Tree Removal Agreement between Neighbor`s
“Liability risks in pruning a neighbor`s tree,” by Bruce Medoff and Philip M. Hirshberg, 24 Mass. Weekly Lawyers 1967 (June 3, 1996) However, if the tree is unhealthy or dead when it falls, your neighbor is responsible for the damage it causes. It is an incentive for him to preserve his property in a way that does not harm others. Both parties have a tree that extends over the property line. Pruning branches and cleaning dead leaves are on the side of each owner of the line. If you want to send a letter of complaint to your neighbor regarding the removal of the building, you should not overdo it. You can use the following sample letter as a guide: Basin v. Fairley, 22 LCR 251 (11 MISC 451773) (Land Court, 2014) When a healthy tree extends across the property line, owners “each have ownership of a part [of the tree] and therefore cannot take action against their part [of the tree] that would violate [the tree] as a whole.” In addition, (according to the new version of the law, Torts 2d), a person can only enter the property to cut down another person`s tree if it is an emergency situation or if they have permission to do so. I live in [address].
I am writing about the concerns I have about potentially dangerous trees in your garden. If you don`t know how to write it yourself, address your problems and concerns with this sample letter to a neighbor about tree removal. Owners have a legal obligation to ensure that their trees do not pose a threat to neighbors or their property. I would be grateful if you would inspect the trees and, if they pose a potential risk, remove or prune them. The only exception to this scenario would be if the tree, the roots of the tree or its branches present a serious danger or a danger to the health of the surrounding properties. Most of a large tree hangs over my garden, but the trunk is in the neighbor`s garden. Who owns the tree? If my neighbor`s branches hang over my garden, can I cut them? Ponte contre DaSilva, 388 Mass. 1008 (1983). “The inability of a landowner to prevent the blowing or fall of leaves, branches and sap from a healthy tree on a neighbour`s property is not unreasonable and cannot be used as a basis for establishing private negligence or harassment.” If you have talked to your neighbour about the problem of trees and he has done nothing about it, you have laws that protect you. The tree can be a nuisance in that it interferes with your use and enjoyment of your own property. You can sue for harassment, and if the court finds the truth is a nuisance, the court can order the removal of the tree. In your situation, do not remove the tree without the written consent of your neighbour.
To get this consent, it probably means you`ll have to pay yourself for the withdrawal, but it`s better than being sued. No. Leaves are considered a natural product. Even if the leaves cause damage, such as . B clogging your gutters or pipes, you have no legal claims against the tree owner. Evans v. Mayer Tree Service, Inc., 89 Mass. App. Ct. 137 (2016) A tree company felled trees on the express instruction of a federal official who mistakenly believed that the applicant had given written permission to destroy the trees. The Court of Appeal set aside the rejection and referred it to the Supreme Court.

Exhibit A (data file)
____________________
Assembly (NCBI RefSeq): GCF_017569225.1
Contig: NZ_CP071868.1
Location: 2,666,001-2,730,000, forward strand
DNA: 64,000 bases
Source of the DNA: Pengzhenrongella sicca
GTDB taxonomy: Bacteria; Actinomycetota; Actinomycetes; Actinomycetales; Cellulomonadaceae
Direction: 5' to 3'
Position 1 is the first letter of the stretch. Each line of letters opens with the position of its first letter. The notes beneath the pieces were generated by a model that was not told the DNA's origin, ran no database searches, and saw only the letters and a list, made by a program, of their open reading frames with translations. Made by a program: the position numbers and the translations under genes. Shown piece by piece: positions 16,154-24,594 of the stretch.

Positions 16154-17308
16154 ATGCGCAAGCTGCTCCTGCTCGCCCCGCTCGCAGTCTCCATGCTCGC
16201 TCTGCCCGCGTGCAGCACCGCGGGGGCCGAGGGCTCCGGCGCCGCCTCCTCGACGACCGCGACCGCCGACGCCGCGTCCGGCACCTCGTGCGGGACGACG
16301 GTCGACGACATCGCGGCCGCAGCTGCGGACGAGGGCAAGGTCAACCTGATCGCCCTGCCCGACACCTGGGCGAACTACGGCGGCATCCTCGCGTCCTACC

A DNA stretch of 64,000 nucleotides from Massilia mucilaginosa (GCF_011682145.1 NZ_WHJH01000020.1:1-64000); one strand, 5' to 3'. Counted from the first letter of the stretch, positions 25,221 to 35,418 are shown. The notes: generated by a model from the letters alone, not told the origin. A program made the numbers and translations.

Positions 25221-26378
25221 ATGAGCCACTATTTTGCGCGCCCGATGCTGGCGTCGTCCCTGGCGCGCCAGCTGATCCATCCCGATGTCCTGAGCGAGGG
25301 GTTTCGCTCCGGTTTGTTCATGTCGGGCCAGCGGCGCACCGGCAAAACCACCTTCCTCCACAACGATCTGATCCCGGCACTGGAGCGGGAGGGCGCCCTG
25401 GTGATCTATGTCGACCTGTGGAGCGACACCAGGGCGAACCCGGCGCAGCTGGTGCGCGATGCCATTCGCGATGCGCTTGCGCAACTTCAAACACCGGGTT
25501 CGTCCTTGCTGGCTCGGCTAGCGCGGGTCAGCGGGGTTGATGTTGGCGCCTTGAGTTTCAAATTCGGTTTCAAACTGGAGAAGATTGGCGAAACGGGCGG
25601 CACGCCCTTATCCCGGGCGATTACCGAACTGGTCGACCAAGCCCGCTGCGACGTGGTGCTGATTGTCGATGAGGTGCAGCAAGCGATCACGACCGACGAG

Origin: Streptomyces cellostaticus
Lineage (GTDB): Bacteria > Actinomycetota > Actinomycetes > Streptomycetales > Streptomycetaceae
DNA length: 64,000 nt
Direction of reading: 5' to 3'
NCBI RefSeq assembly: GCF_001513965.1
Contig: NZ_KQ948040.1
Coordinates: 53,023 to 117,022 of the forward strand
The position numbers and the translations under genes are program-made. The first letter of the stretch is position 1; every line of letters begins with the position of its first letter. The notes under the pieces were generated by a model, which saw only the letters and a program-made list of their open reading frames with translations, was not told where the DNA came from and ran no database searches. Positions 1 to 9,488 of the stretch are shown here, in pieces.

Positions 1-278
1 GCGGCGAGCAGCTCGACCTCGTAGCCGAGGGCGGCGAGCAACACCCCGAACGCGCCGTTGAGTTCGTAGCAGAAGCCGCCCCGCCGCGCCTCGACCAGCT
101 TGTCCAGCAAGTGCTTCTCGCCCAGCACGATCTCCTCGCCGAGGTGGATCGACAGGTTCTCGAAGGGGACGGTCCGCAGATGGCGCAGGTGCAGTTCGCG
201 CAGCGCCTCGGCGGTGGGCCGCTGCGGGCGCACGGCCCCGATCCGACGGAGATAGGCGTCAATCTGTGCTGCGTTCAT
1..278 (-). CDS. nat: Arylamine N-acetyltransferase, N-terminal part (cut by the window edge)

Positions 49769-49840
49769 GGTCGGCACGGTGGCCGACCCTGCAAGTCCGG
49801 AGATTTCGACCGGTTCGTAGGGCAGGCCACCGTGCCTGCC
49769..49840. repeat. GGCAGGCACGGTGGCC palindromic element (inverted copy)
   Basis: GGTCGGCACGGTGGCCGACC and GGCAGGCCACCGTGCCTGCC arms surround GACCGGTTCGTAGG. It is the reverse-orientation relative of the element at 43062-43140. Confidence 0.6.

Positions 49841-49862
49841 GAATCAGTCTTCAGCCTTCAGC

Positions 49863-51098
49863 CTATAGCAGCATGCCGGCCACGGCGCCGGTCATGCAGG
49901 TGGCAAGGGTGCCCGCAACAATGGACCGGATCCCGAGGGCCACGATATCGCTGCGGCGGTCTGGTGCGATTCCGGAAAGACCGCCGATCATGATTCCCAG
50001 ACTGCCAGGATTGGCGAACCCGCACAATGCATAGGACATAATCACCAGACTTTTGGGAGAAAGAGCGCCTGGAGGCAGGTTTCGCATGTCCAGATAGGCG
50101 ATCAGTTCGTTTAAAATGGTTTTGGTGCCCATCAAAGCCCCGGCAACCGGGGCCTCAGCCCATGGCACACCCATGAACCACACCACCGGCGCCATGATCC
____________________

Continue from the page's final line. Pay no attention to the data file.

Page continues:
“As long as the act of cutting was intentional and the act was unlicensed, there is liability – even if only for individual damage – even if the person cutting down the trees had `good reason to believe` that he or she was `legally entitled to do so`. Utilities may also benefit from removing the tree if the condition of the tree threatens any of its equipment or causes a fire hazard. A simple call to a utility can cause them to remove the tree themselves. However, if the branches that lose the leaves hang over your garden or if the tree trunk enters your property, you have the right to prune these branches to the property line. “Trees on property lines are a common complaint between neighbors, but not so much in the courthouse,” says Cleve Clinton, a partner at Gray Reed, a Dallas and Houston-based attorney and counsel. “As you might expect, it`s hard to justify paying legal fees on a tree – on both sides. But disputes over trees near the property line can involve large sums of money, especially if the tree is damaged or dies. In the monument case on this subject, the adjacent owner was compensated for the lack of shade provided by the tree, as well as the value of the tree removed.
In most places (and we point out that laws in your area may vary), homeowners are liable for damage to border trees on their own property if the damage caused by the fallen tree is caused by force majeure or during a hurricane or other extreme weather conditions. So it all depends on which side of the property line the damage occurs. .